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ascertained, or limited? If every man is to decide for himself and the world, confusion, and universal ruin must ensue.

Neodidactus. You speak, Ó Lucian, of man in his present state; but we regard him in the state of perfection, to which he may attain by instruction and experience. We hope the time will arrive, when neither government nor laws will be necessary to the existence of society; for morality is nothing but the calculation of the probable advantages, or disadvantages of our actions.

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Lucian. By what means, then, shall those be corrected, who may err in their calculations respecting the public good, and eternal justice? For I suppose, you can hardly expect that all men will reason with equal acuteness, in the most enlightened periods.

Neodidactus. By persuasion; the only * allowable me. thod of supressing human errors. The establishment of positive laws is an insult to the dignity of man;ť so greatly do we detest their influence, that we consider an honest lawyer as a worse member of society than a dishonest one, because the man of integrity palliates, and in some degree masks the ill effects of law.

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of your philosophy is not so new as you imagine. All punishments, then, would be banished from your republic, excepting the long discourses, to which you would oblige criminals to listen.

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* Enquiry, vol. i. p. 180. + Vol. ii. p. 399, 400. # Vol. ii. p. 399.

Vol. i. p. 181.

and he who suffers it must be debased, and insensible of the difference between right and wrong, if he does not consider it as unjust.* 5 I have deeply reflected, suppose, upon the nature of virtue, and am convinced that a certain proceeding is incumbent

But the hangman, supported by an act of parliament, assures me that I am mistaken.”+ Can any thing be more atrocious? more injurious to our sublime speculations ?

on me.

Lucian. Doubtless, philosophers of your sect must sometimes be thus disagreeably interrupted, in their progress to perfection. But in a society without laws, without the fear of punishment for offences, without the distinctions of virtue and vice, and destitute of the ties of gratitude and friendship, I feel it difficult to conceive, how the transactions necessary to existence can be carried on. You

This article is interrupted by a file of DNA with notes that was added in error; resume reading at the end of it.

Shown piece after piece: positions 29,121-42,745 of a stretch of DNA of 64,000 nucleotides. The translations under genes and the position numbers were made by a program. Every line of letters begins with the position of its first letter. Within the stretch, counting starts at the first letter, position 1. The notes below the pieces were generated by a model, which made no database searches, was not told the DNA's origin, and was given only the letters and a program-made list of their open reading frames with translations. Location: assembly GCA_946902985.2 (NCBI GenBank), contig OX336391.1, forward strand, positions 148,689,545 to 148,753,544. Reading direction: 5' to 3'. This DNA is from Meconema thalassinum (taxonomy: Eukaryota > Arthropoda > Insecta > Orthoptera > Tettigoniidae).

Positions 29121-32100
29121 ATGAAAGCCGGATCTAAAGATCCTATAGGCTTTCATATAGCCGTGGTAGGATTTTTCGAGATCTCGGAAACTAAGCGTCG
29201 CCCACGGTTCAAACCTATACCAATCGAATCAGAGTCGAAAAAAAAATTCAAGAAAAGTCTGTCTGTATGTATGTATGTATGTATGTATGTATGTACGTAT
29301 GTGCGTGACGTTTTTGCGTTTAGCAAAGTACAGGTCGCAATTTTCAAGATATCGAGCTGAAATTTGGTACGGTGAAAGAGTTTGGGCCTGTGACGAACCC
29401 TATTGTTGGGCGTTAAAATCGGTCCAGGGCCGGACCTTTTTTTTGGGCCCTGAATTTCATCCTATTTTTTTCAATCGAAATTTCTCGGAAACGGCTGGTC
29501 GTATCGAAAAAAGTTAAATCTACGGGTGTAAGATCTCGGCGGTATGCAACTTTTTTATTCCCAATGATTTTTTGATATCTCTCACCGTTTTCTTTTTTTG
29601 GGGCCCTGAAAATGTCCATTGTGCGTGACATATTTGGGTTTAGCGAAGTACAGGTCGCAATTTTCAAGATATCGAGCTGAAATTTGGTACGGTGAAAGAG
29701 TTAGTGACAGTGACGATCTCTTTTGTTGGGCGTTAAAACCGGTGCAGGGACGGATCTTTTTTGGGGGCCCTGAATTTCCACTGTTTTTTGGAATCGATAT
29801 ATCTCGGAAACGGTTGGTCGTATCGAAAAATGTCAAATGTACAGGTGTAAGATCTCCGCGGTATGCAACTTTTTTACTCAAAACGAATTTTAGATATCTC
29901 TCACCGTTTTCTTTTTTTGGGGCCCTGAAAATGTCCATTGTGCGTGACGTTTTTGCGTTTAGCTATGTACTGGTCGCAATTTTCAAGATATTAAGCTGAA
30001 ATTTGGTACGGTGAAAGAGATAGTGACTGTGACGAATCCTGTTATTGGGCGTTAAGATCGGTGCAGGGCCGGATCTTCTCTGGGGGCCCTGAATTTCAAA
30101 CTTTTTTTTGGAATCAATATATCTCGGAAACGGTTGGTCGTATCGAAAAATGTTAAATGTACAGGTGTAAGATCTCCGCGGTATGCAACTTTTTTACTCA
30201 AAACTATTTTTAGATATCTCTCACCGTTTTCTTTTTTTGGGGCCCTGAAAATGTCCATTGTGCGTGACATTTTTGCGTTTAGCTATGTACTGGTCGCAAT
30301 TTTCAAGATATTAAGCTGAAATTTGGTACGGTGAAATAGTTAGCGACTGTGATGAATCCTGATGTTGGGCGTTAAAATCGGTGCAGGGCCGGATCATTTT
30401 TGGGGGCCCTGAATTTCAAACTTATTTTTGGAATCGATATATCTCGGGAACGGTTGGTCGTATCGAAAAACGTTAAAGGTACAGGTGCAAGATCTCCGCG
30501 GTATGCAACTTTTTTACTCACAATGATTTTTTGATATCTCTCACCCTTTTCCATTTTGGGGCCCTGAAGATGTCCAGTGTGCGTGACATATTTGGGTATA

* Enquiry, vol. i. p. 181, + Id. p. 178, 179.

must depend much on family attachments, and on the inviolable regard which individuals should pay to their promises.

Neodidactus, Family-attachments we regard as silly, and even criminal, when they tend to bias our opinions; and as to promises, our master has written a long chapter, to prove

that they are great evils, and are only to be observed, when we find it convenient,

Did it never occur to you,

that this system might produce more evil than good in the world? and that you have been recommend ing a plan, which instead of perfecting man, and improving society, must be destructive of every estimable quality in his breast, and must drive him again into savage solitude ?

Neodidactus. We cannot always answer for events, © Every thing is connected in the universe. If any man asserted that, if Alexander had not bathed himself in the river Cydnus, Shakespeare would never have written, it would be impossible to affirm that his assertion was untrue.”* Such is our doctrine,


Lucian. Your logic is equally admirable with your morality; this species of sophism has been exploded with contempt by good authors; you now revive it as one of your discoveries, and

you may perhaps raise it to the rank of those which merit indignation.

Neodidactus. Be not too hasty, facetious Greek; you miscalculate, like all those who err, the quantity of energy necessary for this occasion. Our master has taken many of the things which you disapprove, from the writings of your friend Swift.

Yes, I am aware that a great part of


* Enquiry, vol. i. p. 161.

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